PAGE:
When you think about watch materials, you probably think about stainless steel, or gold, or even titanium. Maybe you think of the sapphire and mineral glass used in the crystals. But one thing you probably don’t think about is wood. This is unfortunate, because wood can be used to make some beautiful, high-performing timepieces.
I’ve recently been looking at some watches from JORD, which is one of the leaders in the wooden watch market. They’ve created more than 25 different watch series, so when it comes to wooden watches, they know what they’re doing. Along the way, they’ve learned a number of lessons about incorporating natural materials into a mechanical watch.
The thing about wood is that it’s organic. No two pieces have exactly the same grain, warp, and woof. The challenge here is obvious. How do you marry the unique characteristics of each piece of wood to the requirements of a precision timepiece? I want to talk about the process, and about some of what JORD has managed to accomplish.
JORD is famous for their advanced wood-processing process known as RIST, which is short for resin-infused stabilization technology. This makes the wood far more rigid and durable, as well as nearly-impervious for water. Each of their watches is released as a limited edition, with 200 pieces in each series.
Crafting a Wooden Watch
Wood is a challenging material to do precision work with. It expands and contracts a lot in heat and cold, and it can develop micro-fractures during the curing process. Most wood these days is processed using a kiln, which is just fine for construction-grade lumber. This creates more micro-fractures, but they’re not large enough to cause any issues on the structural level. Even so, those micro-fractures can be problematic on something as small as a result.
As a result, JORD uses only naturally-died wood, which takes much longer to prepare. The moisture level needs to drop to between 6 and 8 percent, without any artificial heating. The resulting wood is more expensive, but it’s up to the demands of the watchmaking industry.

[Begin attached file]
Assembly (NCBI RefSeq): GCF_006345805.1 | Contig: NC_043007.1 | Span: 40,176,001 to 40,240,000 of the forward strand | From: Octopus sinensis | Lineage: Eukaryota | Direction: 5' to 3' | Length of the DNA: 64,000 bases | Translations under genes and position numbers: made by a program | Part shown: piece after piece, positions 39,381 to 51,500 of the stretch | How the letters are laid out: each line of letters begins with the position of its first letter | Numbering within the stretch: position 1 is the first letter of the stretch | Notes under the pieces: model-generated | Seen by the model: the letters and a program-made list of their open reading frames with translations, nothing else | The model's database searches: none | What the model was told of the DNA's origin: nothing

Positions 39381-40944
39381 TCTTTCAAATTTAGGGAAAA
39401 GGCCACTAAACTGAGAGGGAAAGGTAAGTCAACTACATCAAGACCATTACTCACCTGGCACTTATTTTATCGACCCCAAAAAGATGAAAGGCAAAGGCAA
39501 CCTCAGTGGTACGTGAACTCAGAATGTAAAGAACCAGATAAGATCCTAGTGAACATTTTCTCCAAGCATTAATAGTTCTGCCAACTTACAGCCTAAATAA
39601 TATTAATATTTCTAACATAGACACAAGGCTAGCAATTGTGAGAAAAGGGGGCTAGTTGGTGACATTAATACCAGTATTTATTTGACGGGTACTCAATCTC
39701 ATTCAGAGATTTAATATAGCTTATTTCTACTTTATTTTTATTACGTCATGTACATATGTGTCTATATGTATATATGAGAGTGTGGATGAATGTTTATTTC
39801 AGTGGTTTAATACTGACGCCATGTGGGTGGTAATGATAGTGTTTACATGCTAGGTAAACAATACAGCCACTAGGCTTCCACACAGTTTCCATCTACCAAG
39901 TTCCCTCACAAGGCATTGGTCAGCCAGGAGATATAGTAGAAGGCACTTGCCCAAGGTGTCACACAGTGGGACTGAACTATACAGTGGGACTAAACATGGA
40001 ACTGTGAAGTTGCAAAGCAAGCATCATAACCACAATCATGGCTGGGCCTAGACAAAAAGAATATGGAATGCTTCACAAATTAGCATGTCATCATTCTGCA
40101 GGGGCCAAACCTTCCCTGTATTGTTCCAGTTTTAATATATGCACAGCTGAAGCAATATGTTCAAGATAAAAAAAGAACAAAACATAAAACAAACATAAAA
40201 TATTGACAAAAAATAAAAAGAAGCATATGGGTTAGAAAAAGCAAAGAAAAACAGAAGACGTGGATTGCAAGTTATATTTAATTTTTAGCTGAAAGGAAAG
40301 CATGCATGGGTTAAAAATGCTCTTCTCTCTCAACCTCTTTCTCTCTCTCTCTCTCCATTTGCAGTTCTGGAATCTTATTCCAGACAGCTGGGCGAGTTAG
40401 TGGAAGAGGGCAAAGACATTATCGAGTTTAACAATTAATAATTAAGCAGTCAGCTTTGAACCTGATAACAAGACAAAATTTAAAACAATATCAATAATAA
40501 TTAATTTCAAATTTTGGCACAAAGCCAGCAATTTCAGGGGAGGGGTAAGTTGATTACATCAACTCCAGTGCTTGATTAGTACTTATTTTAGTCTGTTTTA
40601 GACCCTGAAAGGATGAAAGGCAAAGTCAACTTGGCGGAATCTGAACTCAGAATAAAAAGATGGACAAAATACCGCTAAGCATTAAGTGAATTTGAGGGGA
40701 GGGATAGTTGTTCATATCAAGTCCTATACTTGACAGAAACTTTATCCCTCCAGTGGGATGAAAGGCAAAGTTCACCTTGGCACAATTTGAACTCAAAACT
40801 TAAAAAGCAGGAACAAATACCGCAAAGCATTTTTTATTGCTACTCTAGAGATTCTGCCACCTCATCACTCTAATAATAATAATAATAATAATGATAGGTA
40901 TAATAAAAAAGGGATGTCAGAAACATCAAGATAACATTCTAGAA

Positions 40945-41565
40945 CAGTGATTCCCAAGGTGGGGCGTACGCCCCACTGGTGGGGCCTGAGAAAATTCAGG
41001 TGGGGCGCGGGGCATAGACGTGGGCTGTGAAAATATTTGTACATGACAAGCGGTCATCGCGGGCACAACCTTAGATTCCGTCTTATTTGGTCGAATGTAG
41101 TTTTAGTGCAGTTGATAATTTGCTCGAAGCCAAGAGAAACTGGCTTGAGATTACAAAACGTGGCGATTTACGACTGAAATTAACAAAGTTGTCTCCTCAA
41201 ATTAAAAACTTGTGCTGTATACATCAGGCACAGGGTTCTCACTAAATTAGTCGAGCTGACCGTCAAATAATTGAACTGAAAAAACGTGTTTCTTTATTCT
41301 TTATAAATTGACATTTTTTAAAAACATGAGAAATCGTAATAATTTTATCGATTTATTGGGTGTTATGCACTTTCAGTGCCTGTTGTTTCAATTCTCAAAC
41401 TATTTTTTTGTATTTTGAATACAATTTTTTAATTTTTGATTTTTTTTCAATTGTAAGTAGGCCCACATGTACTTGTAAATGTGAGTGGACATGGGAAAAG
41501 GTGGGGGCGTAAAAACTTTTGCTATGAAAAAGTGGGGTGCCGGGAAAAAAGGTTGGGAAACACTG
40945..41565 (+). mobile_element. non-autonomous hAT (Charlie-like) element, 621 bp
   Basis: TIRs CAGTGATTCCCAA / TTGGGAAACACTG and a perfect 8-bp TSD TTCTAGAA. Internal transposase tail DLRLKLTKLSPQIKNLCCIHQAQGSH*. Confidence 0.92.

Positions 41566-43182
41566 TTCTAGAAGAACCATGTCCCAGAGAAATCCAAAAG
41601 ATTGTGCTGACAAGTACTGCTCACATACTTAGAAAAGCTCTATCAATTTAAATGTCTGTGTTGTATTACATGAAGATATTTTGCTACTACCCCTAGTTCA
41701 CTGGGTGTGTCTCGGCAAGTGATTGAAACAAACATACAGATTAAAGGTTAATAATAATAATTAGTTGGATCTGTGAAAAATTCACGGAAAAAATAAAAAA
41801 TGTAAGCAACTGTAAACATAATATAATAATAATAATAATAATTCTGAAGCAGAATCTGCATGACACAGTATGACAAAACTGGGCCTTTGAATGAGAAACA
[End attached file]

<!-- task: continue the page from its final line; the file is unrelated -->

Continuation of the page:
JORD uses multiple types of wood, including rosewood, sandalwood, walnut, acacia, maple, olive, bamboo, and purpleheart. To find the best samples of each species, they work with suppliers from 14 different countries. Each piece is individually chosen from premium, knot-free hardwood cords. They also need to have a fine, consistent grain, in order to be suitable for small-scale applications. Each piece is also tested for hardness, to ensure that it won’t crack under pressure.
Once the original blanks are cut out, they’re treated multiple times, with multiple grades of ultra-fine sandpaper. They’re buffed to the point that they’re as smooth as metal cases, ensuring that irregularities in the wood won’t have any impact on the watch’s performance.
After being thoroughly smoothed, each piece of wood is treated with tung oil. This oil soaks deep into the pores, and ensures that water cannot penetrate the surface. The wood is once again polished, which leaves a smooth, high-gloss finish that’s as brilliant as a polished stone.
The wood is then treated with resin. In the RIST process, the resin is pressurized, which pushes it into any remaining pores in the wood. This material is similar to ceramic, and dries to a similar hardness. It can actually provide up to 300 meters of water-resistance, depending on how the watch is put together.
Key Features of the FOUNDRY Watch
I also want to look at the FOUNDRY Automatic Dive Watch, which is one of their limited-edition timepieces. It has a vintage design, with an aerospace-inspired dial that belies the wooden construction. There are four colors available, but all have the same basic features. The dial itself has a metallic finish, with applied hashes at the odd numbered positions Arabic numerals at the even numbers.
The watch has a medium wrist presence, with a diameter of 44mm. The lug width of 22mm allows for a standard tri-link band, with all-metal links on the outside and wooden links in the middle. The wooden links themselves are colored differently to match the dial, as is the wooden inset on the bezel. The exact wood pattern will obviously be unique for each watch.
The dial has a meter at the top to measure the power reserve. It also sports day, month, and 24-hour subdials, along with a little date window. The crystal is a flat, anti-reflective sapphire that won’t distort the dial, and an exhibition caseback shows off the Citizen Moyota Cal. 9100 movement. It’s water-resistant to 100 meters, and boasts a helium release valve. This is all protected by JORD’s 5-year manufacturer’s warranty.
A Luxury Experience
Every JORD watch comes in a beautiful collector’s box, along with an engraved metal plaque with the watch’s serial number. Along with the wood-and-metal band, you also get a silicone band, which is more suitable for athletic activities. In other words, you get the same white glove service you’d expect from any respectable watchmaker.
To view all of JORD’s offerings visit their official website here.